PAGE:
Brinegar cabin built around 1876

I imagine having a little chair on this porch. A place to rest.

The cabin's view

     All-in-all, what normally would have taken us three hours to drive from Blowing Rock to Roanoke, took us five. We did stop for a good spell at the cabin which added some time. Traffic was practically nil. We encountered a few cars and as many motorcycles. It was cool enough in the mountains and our speed was slow enough that we drove with the windows open for a little while. We returned home to a very happy little dog and hot and humid weather. It was worth the miles to see Tess and to spend some time in the cooler outdoors. I love taking drives and picnics so the Blue Ridge Parkway is the perfect outlet for such activities.
     

Monday, July 30, 2018

Is There Anything To Do There?

     Someone asked me upon our return from vacationing in Maine, "Is there anything to do there?"I stood speechless for an eternal moment as my mind swirled with thoughts. I could list all the wonderful things there are to do on the New England coast or I could give my honest answer which is, "Why would anyone want to do anything? It's a vacation." I suppose Steve and I feel like we're so busy during the other fifty weeks of the year that we agree a vacation should be about relaxing and doing nothing. That doesn't mean we actually do nothing. We did plenty. But only if it felt fun. : )
     We rented the big house on Simpson Lane again. This time we shared it with Steve's four brothers and their wives. It was a fuss-free time and everyone spent their days as they wished. We came together mornings and evenings and shared most meals as well as a few outings. We could not know  last winter when we planned this trip that it would fall one week after my mother-in-law's passing. So, it was fitting that the brothers had this rare occasion to spend a wonderful week together at this moment in time.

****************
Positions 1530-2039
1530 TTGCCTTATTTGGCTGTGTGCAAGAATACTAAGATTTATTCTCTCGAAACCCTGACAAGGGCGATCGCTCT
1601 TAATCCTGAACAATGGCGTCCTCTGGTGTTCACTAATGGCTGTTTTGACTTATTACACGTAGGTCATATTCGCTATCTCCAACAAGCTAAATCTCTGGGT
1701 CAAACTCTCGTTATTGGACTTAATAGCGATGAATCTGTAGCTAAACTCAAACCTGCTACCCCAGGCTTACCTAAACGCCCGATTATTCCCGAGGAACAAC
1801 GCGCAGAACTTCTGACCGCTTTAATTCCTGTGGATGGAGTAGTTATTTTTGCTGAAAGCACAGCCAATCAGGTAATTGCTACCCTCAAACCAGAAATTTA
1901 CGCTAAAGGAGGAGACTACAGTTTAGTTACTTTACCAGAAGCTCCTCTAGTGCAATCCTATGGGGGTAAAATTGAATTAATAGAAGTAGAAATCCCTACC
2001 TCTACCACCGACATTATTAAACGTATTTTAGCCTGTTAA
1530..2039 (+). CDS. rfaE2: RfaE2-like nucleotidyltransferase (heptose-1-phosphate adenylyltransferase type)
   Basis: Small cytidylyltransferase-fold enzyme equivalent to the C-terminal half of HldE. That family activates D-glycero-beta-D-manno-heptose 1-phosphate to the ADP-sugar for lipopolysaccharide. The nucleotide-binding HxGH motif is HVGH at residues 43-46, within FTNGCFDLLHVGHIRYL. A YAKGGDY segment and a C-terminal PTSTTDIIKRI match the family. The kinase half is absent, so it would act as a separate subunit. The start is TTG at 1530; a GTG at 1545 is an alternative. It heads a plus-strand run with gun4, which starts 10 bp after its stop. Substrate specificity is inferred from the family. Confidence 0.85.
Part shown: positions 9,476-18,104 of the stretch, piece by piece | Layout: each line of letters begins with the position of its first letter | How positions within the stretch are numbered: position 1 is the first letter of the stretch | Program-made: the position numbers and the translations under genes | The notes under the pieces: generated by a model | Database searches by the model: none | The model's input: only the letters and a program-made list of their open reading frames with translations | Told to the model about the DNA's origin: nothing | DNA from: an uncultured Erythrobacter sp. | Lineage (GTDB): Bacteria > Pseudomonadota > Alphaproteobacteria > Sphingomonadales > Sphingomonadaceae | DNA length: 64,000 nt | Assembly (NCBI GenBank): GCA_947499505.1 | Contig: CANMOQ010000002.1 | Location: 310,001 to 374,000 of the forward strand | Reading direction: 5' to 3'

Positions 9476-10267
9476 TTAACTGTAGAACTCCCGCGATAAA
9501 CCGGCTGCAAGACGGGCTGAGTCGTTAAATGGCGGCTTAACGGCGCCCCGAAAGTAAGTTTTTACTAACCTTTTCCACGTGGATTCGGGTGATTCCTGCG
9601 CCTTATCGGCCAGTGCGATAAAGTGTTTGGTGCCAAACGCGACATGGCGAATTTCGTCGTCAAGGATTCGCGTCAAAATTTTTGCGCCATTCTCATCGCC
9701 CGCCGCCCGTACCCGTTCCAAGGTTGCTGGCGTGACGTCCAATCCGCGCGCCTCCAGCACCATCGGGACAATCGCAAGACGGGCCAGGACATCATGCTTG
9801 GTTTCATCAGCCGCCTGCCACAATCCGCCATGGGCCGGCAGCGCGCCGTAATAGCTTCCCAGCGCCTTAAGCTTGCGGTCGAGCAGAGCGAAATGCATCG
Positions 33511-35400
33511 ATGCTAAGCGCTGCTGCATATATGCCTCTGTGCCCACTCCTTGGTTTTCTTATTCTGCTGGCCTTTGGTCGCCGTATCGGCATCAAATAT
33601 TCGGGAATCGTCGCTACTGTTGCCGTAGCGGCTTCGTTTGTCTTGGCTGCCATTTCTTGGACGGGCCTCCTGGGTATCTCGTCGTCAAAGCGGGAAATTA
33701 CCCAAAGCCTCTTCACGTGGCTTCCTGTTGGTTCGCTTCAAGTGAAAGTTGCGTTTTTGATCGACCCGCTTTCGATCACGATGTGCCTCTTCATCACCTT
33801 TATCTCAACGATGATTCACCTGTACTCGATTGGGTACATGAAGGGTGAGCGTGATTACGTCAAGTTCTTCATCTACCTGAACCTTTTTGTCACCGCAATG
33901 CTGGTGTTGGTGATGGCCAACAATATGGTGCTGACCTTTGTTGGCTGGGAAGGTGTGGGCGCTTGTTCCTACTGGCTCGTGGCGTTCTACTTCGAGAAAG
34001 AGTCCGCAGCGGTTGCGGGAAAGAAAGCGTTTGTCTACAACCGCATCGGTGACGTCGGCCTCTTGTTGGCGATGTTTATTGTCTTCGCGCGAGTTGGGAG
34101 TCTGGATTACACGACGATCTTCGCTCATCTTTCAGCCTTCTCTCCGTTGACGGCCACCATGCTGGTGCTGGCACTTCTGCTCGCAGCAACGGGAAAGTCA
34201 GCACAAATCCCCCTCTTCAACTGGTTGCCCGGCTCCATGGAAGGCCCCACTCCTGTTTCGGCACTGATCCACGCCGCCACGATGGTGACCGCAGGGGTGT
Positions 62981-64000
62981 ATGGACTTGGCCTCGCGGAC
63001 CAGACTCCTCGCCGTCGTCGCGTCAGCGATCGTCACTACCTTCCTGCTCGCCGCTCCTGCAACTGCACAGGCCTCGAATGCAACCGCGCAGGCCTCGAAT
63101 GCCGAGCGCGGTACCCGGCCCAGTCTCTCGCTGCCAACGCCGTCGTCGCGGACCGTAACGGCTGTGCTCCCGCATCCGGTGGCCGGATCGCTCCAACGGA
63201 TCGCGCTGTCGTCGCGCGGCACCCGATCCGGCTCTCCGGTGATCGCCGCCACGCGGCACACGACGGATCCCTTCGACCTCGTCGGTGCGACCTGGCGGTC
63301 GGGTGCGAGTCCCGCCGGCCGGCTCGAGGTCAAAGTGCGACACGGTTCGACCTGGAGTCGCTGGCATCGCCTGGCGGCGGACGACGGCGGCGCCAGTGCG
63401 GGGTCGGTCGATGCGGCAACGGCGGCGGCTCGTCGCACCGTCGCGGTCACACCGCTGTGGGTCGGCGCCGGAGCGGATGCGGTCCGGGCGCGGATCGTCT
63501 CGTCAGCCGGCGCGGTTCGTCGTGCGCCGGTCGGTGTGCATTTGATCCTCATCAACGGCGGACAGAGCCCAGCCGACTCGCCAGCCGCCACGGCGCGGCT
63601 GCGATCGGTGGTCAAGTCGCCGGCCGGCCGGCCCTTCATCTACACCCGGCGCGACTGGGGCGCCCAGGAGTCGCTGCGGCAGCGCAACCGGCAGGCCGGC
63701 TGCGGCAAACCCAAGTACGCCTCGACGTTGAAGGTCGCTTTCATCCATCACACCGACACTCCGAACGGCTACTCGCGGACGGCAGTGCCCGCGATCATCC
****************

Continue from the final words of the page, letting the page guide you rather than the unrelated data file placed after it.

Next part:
While there isn't much to do in Maine (?), we managed to have a really great time. Chelsea lives close enough that she and her family visited us for a day at the beach three times. I had breakfast with a friend whom I met when we lived in Maine in 1986-87 and who still lives there. The brothers and one wife chartered a fishing boat for one afternoon and brought back dinner in the form of a large, striped bass. That one fish fed nine people! We dined on seafood almost every night, including thirty-five lobsters at the house. We walked on the beach mornings and evenings. We played BINGO at the local firehouse on the one rainy evening. It was fun chatting with the locals while we played. One sister-in-law and I spent a day at Boothbay Harbor popping in and out of shops, dining haborside and exploring a bit of the coastline. On Sunday morning, we walked a half mile to a pretty stone church built around the turn of last century. They hold church services only in the summer. We chased seagulls, drew pictures in the sand, played in tide pools, interviewed a metal detectorist on a rocky beach, played Bocce ball and paddle ball, surfed the waves, hunted rocks and shells, built pools and sandcastles, ate taffy, got sand in our swimsuits, and watched the boats in the harbor come and go.
     It was a challenge to adjust coming home. I looked up real estate in Maine and New Hampshire on the internet the day after we got home. I assume this is what most folks do after vacationing in their favorite place. The desire to run away and live on the coast of Maine will wear off soon enough, especially with school starting up next week. Or maybe it won't wear off and I'll be dreaming of New England all year until we can travel again. Either way, the memories are here to stay.

The house on Simpson Lane

The harbor boat club across the fisherman's foot path in front of the house.
Charlie plays in a tide pool.

Steve and brother Luke played paddle ball.

Hugo during a golden sunset on the black sand at the harbor beach
Sister-in-law Veronica fishing at our favorite beach.

The footbridge across Boothbay Harbor. Built in 1901.
Coastline at Boothbay harbor.
Pop and Hugo draw pictures in the sand.
Dodging the rain and watching taffy made in town at Goldenrod Kisses before we played BINGO. The husbands were good sports and played too. Sisters-in-law Joyce, Veronica, and Fran.
My favorite past time, collecting tiny shells and sea glass.
The tiniest bits of perfection in a little antique bottle.

The final brothers' photo before we all drive back to our everyday lives.


Thursday, July 26, 2018

Meadow Farm B&B, New Hampshire